The horror of viruses

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Healthcare workers with masks, treating infected patients who are coughing and spreading that contagious disease to more people as time goes on, gruesome deaths filled with crying family members on the other side of quarantined regions, and the smell of popcorn.

 

That was just the description of a movie scene in theatre, but have you ever wondered if things like these would occur in real life? Well, I have.

 

Every time a flu pandemic reaches headlines, I clench my heart tightly, hoping so this one doesn’t turn out to be like the ones I saw in movies or read in books because I can’t think of anything more horrifying than deathly, contagious viruses. 

 

The last time I felt that way was during the spread of the Ebola virus in 2014, whose average fatality rates were 50 percent, but cases varied from 25 to 90 percent, according to the World Health Organization. It was a devastating scene to see, but it reminded us of the damage a single virus can do, especially when treatment is unfound.

 

With the coronavirus hitting news headlines, my worries begin to gradually increase as the death toll rises and a vaccine is not coming anytime soon. According to the New York Times, as of Jan. 30, “the official count of confirmed cases across China stood at 7711 [and] the death toll in China was 170” and the fifth case of coronavirus in the U.S. has been confirmed recently.

 

WHO reported that, the fatality rate of the virus as of Jan. 29 is two percent, but the organization is still deciding upon the subject of considering this as a global emergency.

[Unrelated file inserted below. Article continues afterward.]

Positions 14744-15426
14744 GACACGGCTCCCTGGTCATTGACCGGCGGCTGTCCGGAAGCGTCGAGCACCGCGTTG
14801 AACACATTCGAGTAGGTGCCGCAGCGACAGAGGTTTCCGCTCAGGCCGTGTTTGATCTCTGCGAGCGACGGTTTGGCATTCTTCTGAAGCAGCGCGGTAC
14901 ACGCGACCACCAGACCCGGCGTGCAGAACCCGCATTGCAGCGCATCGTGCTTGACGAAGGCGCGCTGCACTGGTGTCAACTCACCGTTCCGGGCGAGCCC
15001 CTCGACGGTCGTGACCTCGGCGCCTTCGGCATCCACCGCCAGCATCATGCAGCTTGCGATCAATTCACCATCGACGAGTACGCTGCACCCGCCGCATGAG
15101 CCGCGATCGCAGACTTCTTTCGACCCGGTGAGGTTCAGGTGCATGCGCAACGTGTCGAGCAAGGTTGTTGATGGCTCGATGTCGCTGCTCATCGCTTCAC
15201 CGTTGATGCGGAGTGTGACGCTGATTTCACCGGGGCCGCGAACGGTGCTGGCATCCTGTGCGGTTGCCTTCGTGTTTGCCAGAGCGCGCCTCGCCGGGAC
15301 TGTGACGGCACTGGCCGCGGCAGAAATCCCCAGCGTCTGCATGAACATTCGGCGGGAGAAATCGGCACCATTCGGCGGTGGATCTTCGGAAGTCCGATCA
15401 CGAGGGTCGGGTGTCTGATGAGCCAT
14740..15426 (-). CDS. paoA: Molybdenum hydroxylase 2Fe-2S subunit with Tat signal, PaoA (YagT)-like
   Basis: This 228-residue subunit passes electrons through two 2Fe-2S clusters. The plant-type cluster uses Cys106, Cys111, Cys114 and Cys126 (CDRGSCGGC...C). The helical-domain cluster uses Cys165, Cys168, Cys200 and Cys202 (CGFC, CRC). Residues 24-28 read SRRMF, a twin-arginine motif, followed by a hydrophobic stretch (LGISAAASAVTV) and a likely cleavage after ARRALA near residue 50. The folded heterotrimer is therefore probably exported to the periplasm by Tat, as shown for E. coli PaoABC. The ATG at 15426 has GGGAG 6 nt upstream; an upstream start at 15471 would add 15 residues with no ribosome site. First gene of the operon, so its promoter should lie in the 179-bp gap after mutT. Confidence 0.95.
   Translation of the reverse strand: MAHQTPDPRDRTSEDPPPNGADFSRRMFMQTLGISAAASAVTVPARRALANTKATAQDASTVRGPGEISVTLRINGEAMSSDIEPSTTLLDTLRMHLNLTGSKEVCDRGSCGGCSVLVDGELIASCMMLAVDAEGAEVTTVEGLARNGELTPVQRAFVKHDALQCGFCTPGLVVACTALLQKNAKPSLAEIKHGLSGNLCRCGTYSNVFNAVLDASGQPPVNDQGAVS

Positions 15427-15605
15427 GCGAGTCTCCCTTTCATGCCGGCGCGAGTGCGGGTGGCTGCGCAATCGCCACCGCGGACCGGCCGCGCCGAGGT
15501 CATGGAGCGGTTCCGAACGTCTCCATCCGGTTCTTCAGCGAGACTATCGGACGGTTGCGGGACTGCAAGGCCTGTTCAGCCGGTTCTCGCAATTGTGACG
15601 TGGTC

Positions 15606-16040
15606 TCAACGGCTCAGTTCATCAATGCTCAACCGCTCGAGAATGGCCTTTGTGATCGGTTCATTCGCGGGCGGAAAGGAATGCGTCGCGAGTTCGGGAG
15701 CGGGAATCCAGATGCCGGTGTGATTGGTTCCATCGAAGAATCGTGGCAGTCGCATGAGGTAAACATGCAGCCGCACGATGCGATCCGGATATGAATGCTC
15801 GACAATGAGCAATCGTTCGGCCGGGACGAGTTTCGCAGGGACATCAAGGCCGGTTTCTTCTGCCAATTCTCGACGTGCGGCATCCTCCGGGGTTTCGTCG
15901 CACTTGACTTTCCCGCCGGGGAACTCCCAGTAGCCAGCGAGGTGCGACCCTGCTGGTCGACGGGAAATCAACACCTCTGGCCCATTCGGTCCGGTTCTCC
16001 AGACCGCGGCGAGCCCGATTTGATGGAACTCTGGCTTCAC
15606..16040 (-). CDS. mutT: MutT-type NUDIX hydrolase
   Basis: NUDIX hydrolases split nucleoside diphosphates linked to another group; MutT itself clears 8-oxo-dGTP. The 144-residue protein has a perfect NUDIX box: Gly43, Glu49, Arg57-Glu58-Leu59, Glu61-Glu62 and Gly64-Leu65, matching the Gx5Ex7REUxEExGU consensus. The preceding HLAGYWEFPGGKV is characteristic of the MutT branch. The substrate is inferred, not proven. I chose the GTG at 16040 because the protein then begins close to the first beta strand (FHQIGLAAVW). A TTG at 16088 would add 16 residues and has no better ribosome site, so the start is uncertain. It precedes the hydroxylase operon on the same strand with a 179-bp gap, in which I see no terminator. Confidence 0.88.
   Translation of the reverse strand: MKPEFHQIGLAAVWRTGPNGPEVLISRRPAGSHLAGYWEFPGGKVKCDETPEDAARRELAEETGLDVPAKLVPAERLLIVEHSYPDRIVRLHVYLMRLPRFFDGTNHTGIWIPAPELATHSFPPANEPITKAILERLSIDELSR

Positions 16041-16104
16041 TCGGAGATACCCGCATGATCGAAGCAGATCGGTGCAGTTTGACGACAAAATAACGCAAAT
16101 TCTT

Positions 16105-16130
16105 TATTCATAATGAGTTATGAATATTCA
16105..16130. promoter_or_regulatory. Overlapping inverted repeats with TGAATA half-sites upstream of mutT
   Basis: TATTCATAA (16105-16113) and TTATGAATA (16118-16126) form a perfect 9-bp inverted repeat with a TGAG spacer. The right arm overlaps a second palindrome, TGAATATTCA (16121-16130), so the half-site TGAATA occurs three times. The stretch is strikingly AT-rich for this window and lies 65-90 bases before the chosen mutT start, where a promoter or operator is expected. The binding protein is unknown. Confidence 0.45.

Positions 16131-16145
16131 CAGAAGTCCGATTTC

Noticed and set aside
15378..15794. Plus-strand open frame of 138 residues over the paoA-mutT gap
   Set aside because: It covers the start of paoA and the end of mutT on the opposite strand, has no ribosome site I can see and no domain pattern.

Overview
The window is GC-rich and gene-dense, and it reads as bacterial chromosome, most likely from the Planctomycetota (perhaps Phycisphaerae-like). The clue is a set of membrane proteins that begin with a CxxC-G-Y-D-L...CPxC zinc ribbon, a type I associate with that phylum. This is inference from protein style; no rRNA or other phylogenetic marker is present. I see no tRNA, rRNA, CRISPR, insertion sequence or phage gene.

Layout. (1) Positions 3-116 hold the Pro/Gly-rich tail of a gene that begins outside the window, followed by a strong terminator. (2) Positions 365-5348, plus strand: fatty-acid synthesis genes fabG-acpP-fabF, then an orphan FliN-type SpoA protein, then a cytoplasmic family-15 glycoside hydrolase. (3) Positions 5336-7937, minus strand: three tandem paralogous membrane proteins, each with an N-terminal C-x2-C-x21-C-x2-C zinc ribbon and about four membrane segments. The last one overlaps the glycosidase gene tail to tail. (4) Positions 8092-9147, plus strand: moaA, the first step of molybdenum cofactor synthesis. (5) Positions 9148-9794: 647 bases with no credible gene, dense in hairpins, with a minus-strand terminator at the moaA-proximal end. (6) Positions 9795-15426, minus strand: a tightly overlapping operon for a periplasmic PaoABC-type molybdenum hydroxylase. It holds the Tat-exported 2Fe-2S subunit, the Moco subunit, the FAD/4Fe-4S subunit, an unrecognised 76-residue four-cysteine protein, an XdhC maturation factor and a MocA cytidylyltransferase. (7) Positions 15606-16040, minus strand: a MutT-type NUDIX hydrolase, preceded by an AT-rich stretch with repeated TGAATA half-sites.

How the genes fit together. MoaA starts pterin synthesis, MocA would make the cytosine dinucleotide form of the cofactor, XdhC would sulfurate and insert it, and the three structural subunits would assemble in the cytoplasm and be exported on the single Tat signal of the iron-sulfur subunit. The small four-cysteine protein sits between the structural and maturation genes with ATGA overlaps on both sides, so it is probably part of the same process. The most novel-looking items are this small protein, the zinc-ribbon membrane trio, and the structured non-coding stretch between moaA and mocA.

In the midst of the outbreak, many countries are communicating with the Chinese government to evacuate their citizens out of Wuhan, China, where the outbreak originally began. However, an American citizen, Diana Adama, who is currently residing in Wuhan, told CNN that she doesn’t wish to leave because if she is a carrier, she is “not going to endanger anybody else.” Other countries like Russia are considering closing their borders that line up with China’s boundaries.

 

With the growing risk of such viruses being so potentially harmful, officials firmly advise taking some precautions to prevent the spread of the infection.

 

“Standard recommendations to prevent infection spread include regular hand washing, covering mouth and nose when coughing and sneezing, thoroughly cooking meat and eggs. Avoid close contact with anyone showing symptoms of respiratory illness such as coughing and sneezing,” reported WHO.

 

With the growing panic of the Coronavirus, I only wish for this to not become one of my movie nightmares and to fulfill this wish, it is important to be aware of the virus and to take necessary precautions against it.